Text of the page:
I first learned to fly in the military. Helicopters had lots of moving parts to check. There were lots of checks to run through when starting up the aircraft. Lots of emergency procedures, each with its own "to do" list. Checklists were very important. So important that I carried in my flight bag a two inch thick, tab indexed checklist book.
For all these lists, the helicopter I flew was really pretty easy to start. Once the main rotor had been untied you only had to do three things to start it. Turn on the main fuel, battery switch to on, and pull the trigger. Immediately you would hear the ignitors firing and the turbine engine spooling up. In exactly 60 seconds you had enough power to pull pitch and take flight. Thatís how we could be playing cards when the call "fire mission" came over the radio and be airborne in two minutes enroute to our mission. Of course we had spent a considerable amount of time earlier in preflighting the aircraft.
When flying everyday, one tends not to look at checklists as much. After all, it is always the same procedure. But an interesting thing used to happen to me in Vietnam. If I didnít fly for even one day, I couldnít start the helicopter, without the full compliment of checks, and referring to the checklist.
We forget items in procedures when we are not constantly practicing them. Whether it is a sophisticated aircraft or a simple balloon, checklists play an important role. Each manufacturer has checklists in the operatorís manual for each balloon.
When I was a balloon student pilot, I remembered back to my earlier training and developed more detailed checklists for the brand of balloon that I was flying. I put the checklists in protective sleeves and used them to preflight the balloon and for pre- launch. As a training exercise, I developed checklists for in-flight, landing, packup, and emergency procedures.
The exercise of developing checklists for any balloon system will help to enhance your understanding and make you more aware of each task that needs to be completed. Checklists provide a valuable guide, that when used regularly, will help you to remember details that you might otherwise forget.
With the recent unveiling of the new private balloon pilot practical test standards, the concept of checklists have been formally incorporated into what the applicant must do. The Federal Aviation Administration is placing more emphasis on the use of checklists. As other practical tests are revised, checklists will also become an integral part of those tests.
APPLICANT'S USE OF CHECKLISTS (From the LTA Private PTS)
An example of a checklist that a pilot might use would be a pre-launch passenger briefing. What are all those things you want your passenger to know before takeoff: what they can and cannot touch; how and where to stand on landing; stay in the basket until they have your permission to leave; is there anything you want from them to help you.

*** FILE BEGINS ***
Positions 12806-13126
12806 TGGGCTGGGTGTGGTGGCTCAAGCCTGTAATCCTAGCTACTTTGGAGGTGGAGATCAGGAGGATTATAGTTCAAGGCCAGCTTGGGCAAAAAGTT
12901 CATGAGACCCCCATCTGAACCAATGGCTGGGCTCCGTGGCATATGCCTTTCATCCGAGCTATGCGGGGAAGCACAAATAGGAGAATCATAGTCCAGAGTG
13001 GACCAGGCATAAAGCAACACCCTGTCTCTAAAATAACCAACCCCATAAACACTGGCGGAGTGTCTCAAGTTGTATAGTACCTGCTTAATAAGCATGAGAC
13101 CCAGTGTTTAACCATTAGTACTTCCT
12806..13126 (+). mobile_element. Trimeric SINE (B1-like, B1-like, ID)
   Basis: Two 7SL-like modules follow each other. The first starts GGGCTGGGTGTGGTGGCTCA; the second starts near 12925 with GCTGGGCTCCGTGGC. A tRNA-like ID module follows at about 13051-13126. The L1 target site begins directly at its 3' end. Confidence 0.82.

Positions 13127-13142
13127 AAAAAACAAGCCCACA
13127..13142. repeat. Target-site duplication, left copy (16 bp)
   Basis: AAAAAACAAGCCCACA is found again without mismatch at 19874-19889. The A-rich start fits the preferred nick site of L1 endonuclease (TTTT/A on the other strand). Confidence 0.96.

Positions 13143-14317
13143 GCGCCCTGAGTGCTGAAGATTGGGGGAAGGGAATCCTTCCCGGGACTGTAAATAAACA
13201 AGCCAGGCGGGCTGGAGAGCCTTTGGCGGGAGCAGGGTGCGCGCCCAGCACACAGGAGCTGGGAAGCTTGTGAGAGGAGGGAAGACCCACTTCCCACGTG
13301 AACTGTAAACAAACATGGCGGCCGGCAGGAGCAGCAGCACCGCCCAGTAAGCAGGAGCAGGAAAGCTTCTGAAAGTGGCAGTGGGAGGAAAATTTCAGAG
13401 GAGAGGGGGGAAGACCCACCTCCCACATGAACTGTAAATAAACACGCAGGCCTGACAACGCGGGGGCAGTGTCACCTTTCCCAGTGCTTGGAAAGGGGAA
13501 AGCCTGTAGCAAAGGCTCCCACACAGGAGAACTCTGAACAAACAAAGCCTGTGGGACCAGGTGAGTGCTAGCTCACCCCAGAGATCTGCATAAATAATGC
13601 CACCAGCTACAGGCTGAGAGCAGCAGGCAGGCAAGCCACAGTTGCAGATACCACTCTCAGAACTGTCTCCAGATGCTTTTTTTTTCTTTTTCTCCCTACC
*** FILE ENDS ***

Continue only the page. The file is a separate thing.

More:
Checklist arenít just for pilots. Crew chiefs have their own checklists, lists for the vehicle, lists of stuff to bring out for a flight, or for out of town trips. The number of possibilities is endless.
Developing checklists is as important as using them. As time goes along you will find yourself revising your lists.
In the new PTS for private pilot LTA, the FAA specifically requires the applicant to complete or follow checklists for 19 different areas. These areas are:
Crew briefing and preparation
Layout and assembly
Launch over obstacle
Approach to landing
High wind landing
Altitude control (level flight)
Systems & equipment malfunction
Emergency equipment and survival gear
Recovery (Postflight operations)
Deflation and packing
To these "required" checklists from the PTS I would add:
Weather gathering checklist for go/no-go decision
You may have others lists that you feel might be important. There are no set rules for how many there should be. Some balloon owners have a detailed crew book that can be used to train new crew members. Especially helpful for crew volunteers at out of town balloon events. Something that the new crew can read before the pilot and/or crew chief start assigning tasks and explaining how they would like certain tasks performed.
Accompanying this article are two examples of checklists. One was developed by Balloon Life and last presented in the January 1987 issue. For several years we supplied safety seminars with copies of this checklist/planning form, and a guide on using it. We still have some copies left. If you would like one, send a self addressed, stamped envelope to Balloon Life and we will send you a copy. The form is currently under revision and will be printed in a future issue during 1997. The second example of checklists was sent to us by Gail Turley, Worthington, Ohio. His include weather briefing and flight planning, pilot, and crew checklists that he has developed for his own use.
Creating checklists are fun and educational. Get the entire crew involved. Whether you have one that you use now or if this article has stimulated you to develop one, send a copy to us at Balloon Life. We would like to publish some brilliant ideas.